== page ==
Prof Eike Martin, head of the investigating commission, told The Telegraph: "At first we thought that all the studies were 100 per cent invented, but now we have found a huge amount of clinical data from trials that were conducted.

"Our suspicion is that the trials are not reported accurately in the papers. Prof Boldt was an advocate for colloids and that was the conclusion of his studies, but the data he published is different from the original data we have seen.”

Prof Martin said investigators examining one study, which purported to show that HES caused less inflammation than another fluid management drug, had found that the original data contradicted the conclusion.

The editors in chief of a consortium of medical journals which published Mr Boldt’s work are also reviewing the 92 publications.

Sources close to the investigation said that the editors would announce the formal retraction of 89 papers next month.

Rhineland state prosecutors are investigating Mr Boldt over allegations that he forged the signatures of his alleged “co-authors” on his studies, conducted drugs trials without official approval and claimed money for operations that he never performed. Police raided his home and his offices at the hospital in December and seized paperwork and computers.

Lothar Liebig, the state’s director of public prosecutions, said: “Boldt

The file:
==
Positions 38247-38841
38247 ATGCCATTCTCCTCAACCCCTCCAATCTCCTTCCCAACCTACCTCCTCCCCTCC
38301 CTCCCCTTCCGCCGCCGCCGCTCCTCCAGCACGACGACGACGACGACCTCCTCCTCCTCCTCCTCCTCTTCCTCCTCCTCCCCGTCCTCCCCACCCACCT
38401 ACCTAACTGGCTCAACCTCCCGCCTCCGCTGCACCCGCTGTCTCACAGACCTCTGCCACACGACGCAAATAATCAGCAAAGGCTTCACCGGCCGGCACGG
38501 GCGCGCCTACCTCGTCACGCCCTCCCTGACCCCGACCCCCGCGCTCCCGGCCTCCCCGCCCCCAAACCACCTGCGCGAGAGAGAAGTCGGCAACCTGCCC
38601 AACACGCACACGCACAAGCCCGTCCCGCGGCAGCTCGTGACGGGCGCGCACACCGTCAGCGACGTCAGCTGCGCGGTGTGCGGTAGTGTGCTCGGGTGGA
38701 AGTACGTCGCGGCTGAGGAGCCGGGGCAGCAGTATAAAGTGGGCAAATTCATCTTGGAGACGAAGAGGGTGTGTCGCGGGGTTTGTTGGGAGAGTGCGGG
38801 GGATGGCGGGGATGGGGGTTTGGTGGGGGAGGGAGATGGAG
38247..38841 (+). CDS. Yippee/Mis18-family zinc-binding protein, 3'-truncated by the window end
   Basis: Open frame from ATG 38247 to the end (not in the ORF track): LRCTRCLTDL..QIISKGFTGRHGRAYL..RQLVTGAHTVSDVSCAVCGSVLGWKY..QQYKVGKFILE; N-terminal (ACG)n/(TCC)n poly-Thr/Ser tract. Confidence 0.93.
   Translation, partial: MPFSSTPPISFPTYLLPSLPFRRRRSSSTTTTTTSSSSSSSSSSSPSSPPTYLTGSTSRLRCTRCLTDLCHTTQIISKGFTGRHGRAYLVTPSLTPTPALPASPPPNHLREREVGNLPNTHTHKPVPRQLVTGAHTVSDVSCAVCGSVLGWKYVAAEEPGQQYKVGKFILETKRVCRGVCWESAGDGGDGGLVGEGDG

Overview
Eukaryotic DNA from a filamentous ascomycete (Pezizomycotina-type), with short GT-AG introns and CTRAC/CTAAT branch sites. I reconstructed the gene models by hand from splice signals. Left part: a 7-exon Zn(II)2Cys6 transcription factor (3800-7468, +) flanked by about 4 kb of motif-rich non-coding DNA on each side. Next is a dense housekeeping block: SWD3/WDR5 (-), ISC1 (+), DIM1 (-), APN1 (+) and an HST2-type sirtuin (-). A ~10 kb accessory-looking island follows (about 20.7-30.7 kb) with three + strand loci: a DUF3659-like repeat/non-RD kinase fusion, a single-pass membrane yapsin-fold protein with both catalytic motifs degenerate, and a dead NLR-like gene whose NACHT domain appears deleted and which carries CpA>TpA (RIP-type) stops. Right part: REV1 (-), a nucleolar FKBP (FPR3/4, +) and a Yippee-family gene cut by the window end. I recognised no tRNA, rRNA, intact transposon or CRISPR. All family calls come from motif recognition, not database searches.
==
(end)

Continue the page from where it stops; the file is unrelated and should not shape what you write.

published certain studies about medical drugs in order to get them accepted.

“There there is a strong suspicion that he deliberately failed to obtain the approval of the institutional review board in Ludwigshafen, which is a criminal offence.”

Other medical research has contradicted Mr Boldt’s findings.

Research by Dr Gill Schierhout and Dr Ian Roberts of University College London found in 1998 that the use of colloids during surgery increased the risk of death by four percentage points – equivalent to four extra deaths in every 100 patients.

A review published 10 years later by Konrad Reinhart and Christiane Hartog of Friedrich Schiller University in Jena, Germany cited two large-scale clinical trials which found that HES could prevent the blood from clotting, which can cause heavy bleeding. Other studies have shown that some colloids can result in complications including heart and kidney failure, fluid entering the lungs and anaphylactic shock.

Suspicion first fell on Mr Boldt in October when readers of an article that he had published in the US journal Anesthesia and Analgesia, about the benefits of HES in bypass surgery, noticed that the pattern shown by his data was “too perfect to be believed”.

Dr Rupert Pearse, a senior lecturer in intensive care medicine at Barts and the London School of Medicine, and co-author of the British guidelines on fluid drugs, said last night: “I specifically remember looking at a paper of his last year and being surprised at how lucky he had been with his results.

“For me, it shakes the world I work in and makes me feel less confident in it, and if I were a member of the public I would feel the same.”


'May cause drowsiness' too confusing for modern medicine labels

Warning labels on medicines should be simplified because words such as "drowsiness" and "avoid" are too confusing for modern patients, experts claim.

Research by the British National Formulary (BNF), which advises doctors, nurses and pharmacists, found labelling that has been around for decades is now too difficult for members of the public to understand.